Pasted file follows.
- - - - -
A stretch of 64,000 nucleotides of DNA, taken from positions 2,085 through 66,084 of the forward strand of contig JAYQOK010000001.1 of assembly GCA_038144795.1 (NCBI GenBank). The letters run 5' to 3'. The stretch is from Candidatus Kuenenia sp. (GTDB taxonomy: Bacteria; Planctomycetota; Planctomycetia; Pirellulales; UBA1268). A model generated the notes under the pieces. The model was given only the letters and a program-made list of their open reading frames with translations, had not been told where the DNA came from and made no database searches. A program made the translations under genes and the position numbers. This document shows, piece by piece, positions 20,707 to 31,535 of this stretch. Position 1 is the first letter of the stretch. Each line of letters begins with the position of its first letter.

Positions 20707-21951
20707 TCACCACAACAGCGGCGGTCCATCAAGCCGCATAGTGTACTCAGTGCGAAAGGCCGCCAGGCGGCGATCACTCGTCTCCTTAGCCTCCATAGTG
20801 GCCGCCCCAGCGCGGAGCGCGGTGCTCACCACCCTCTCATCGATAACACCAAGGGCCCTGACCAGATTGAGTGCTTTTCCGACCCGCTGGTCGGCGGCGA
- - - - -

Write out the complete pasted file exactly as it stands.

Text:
A stretch of 64,000 nucleotides of DNA, taken from positions 2,085 through 66,084 of the forward strand of contig JAYQOK010000001.1 of assembly GCA_038144795.1 (NCBI GenBank). The letters run 5' to 3'. The stretch is from Candidatus Kuenenia sp. (GTDB taxonomy: Bacteria; Planctomycetota; Planctomycetia; Pirellulales; UBA1268). A model generated the notes under the pieces. The model was given only the letters and a program-made list of their open reading frames with translations, had not been told where the DNA came from and made no database searches. A program made the translations under genes and the position numbers. This document shows, piece by piece, positions 20,707 to 31,535 of this stretch. Position 1 is the first letter of the stretch. Each line of letters begins with the position of its first letter.

Positions 20707-21951
20707 TCACCACAACAGCGGCGGTCCATCAAGCCGCATAGTGTACTCAGTGCGAAAGGCCGCCAGGCGGCGATCACTCGTCTCCTTAGCCTCCATAGTG
20801 GCCGCCCCAGCGCGGAGCGCGGTGCTCACCACCCTCTCATCGATAACACCAAGGGCCCTGACCAGATTGAGTGCTTTTCCGACCCGCTGGTCGGCGGCGA